AND spinner Graeme Swann revealed his most difficult task since being handed the captaincy of the Twenty20 side was keeping the appointment a secret for two days.
With regular skipper Stuart Broad set to miss the double header against the West Indies next week with a shoulder injury, England have turned to the Nottinghamshire twirler.
“I was desperate to phone my mum and dad up a couple of nights ago, but I couldn’t,” he said. “That’s been the hardest thing for me over the last 48 hours - keeping it to myself.
“Andy Flower asked me a couple of nights ago at the ICC dinner whether I’d step in as the interim captain while Broady has his bad shoulder.
“You’re always very honoured when things like that happen, and I’m no different. It was a little bit of a surprise. But if truth be told I’d looked at the likely squad and thought ‘I might have a chance here’.”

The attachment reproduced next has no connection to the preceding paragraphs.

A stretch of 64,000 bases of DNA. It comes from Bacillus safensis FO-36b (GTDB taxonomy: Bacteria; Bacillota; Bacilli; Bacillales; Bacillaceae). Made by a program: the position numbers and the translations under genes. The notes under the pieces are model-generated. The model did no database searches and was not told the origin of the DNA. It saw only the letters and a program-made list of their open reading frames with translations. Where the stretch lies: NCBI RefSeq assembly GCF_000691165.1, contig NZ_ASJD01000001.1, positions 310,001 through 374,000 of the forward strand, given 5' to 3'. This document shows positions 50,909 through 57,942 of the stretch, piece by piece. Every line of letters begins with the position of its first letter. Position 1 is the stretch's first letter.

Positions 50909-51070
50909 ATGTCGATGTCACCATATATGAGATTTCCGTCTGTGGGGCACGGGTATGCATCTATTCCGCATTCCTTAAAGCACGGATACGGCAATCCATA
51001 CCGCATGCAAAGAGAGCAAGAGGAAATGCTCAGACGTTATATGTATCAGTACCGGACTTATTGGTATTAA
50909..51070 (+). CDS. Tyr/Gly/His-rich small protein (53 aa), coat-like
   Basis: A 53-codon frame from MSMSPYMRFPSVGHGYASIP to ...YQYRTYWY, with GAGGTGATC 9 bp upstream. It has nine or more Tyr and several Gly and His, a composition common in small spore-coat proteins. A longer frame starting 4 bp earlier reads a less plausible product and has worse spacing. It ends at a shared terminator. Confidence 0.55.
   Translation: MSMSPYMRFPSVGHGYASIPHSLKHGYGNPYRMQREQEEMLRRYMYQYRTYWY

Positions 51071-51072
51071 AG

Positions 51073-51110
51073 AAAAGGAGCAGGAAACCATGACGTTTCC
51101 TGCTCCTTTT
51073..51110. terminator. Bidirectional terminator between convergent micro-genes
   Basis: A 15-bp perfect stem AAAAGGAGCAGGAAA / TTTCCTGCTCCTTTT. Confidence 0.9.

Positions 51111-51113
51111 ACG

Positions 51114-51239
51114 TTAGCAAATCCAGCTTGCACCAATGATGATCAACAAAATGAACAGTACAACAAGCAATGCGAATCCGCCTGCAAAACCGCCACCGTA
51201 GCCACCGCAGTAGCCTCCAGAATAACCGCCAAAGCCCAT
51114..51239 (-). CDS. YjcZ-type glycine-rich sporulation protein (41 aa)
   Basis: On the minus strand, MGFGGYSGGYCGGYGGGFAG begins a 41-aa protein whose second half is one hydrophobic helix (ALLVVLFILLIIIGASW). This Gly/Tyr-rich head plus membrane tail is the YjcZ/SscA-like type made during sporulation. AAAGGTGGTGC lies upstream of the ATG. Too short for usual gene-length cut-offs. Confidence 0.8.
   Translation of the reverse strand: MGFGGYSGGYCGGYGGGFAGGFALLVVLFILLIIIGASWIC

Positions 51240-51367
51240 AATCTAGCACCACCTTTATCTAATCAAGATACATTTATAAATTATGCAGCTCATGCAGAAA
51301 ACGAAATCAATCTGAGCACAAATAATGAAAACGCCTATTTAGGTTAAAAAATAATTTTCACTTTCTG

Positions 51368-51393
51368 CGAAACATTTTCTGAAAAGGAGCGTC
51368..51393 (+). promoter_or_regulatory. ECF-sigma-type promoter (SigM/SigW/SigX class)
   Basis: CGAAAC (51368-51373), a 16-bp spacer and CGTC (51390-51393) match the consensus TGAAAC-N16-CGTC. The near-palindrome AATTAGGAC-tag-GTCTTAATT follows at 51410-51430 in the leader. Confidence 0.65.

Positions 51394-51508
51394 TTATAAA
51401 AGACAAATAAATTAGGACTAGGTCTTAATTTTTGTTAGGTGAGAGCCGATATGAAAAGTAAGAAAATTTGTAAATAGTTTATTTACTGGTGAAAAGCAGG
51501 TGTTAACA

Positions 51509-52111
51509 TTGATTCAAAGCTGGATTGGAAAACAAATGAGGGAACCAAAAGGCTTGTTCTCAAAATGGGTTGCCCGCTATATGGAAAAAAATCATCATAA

Swann’s jovial and self-deprecating manner has made him a hugely popular personality amongst his team-mates, but he acknowledges he’ll have to adopt a slightly more conservative approach in his new position of enhanced responsibility.
“I’m very much the joker in the Test side,” he said. “I’m there for a stupid quip at the end of the session – that’s part of my role.
“But that’s a very settled side, with everyone knowing their place. With this Twenty20, I’d naturally have to be more grown-up and mature about things anyway.”
In the absence of Broad and his fellow shoulder injury victim and official vice-captain Eoin Morgan but also the rested Kevin Pietersen – and no return yet to the shortest format for one-day international captain Alastair Cook – there is a decidedly youthful look to England’s group of Twenty20 hopefuls.
Swann said: “It’s obviously a case of being fairly mature in the changing room, because we’ve got a few young guys who’ve not played before and need to have at least a semi-sensible role model to look up to.
“But I’ll be looking to still inject my own brand of energy into the team, and hope that will come off.”